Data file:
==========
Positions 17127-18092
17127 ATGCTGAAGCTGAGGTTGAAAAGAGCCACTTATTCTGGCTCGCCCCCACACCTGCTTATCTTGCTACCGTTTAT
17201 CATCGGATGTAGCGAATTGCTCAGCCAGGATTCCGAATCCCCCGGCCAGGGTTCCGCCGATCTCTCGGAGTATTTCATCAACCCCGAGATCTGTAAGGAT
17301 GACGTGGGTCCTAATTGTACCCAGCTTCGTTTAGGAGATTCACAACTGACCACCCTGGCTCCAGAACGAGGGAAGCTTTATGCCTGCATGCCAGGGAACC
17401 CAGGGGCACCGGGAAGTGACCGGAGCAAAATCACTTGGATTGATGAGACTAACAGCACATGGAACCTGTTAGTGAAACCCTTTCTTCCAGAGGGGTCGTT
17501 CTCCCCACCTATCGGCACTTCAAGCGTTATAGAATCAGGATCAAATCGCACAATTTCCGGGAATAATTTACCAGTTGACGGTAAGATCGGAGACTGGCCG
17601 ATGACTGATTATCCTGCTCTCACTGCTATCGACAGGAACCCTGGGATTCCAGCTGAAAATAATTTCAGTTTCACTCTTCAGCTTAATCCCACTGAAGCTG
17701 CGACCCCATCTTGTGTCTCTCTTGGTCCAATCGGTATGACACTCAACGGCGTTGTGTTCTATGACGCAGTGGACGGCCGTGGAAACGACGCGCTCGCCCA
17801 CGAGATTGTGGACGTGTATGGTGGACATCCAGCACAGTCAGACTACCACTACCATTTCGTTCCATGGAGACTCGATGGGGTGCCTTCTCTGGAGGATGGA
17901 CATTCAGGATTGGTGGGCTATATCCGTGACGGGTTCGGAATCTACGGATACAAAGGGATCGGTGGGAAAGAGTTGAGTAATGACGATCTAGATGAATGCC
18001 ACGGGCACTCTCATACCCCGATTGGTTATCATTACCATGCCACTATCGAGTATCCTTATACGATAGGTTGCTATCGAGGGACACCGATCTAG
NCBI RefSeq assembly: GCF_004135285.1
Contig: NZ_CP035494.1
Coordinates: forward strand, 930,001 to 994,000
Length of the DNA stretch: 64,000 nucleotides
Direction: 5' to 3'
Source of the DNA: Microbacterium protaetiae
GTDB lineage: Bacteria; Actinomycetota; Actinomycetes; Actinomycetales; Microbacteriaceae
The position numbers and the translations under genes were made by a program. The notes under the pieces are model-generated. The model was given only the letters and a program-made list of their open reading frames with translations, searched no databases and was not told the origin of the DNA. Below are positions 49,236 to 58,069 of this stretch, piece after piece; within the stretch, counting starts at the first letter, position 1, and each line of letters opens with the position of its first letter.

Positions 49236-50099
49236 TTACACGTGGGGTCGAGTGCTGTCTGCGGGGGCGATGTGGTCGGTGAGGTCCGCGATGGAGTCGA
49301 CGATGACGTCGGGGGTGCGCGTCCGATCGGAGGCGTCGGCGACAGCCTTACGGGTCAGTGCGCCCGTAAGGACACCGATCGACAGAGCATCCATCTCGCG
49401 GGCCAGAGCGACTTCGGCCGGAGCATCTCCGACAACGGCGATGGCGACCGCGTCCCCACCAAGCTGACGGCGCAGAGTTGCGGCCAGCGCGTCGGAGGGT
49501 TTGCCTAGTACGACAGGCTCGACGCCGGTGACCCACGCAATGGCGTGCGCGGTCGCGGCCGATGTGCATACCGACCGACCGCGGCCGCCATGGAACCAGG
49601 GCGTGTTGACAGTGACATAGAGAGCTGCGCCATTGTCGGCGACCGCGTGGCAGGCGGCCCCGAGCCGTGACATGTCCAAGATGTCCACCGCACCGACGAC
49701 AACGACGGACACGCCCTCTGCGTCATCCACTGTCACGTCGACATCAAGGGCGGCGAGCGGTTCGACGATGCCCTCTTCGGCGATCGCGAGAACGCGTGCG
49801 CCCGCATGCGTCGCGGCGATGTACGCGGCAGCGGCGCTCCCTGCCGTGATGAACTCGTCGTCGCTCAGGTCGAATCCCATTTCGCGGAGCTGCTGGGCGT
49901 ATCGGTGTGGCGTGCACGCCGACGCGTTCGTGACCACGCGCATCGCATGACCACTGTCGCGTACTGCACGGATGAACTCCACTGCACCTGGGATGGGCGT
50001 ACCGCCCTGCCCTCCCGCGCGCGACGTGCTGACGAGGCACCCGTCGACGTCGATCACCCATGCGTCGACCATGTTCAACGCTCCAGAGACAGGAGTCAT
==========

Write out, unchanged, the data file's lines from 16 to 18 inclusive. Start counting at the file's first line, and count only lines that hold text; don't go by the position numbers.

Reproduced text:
Direction: 5' to 3'
Source of the DNA: Microbacterium protaetiae
GTDB lineage: Bacteria; Actinomycetota; Actinomycetes; Actinomycetales; Microbacteriaceae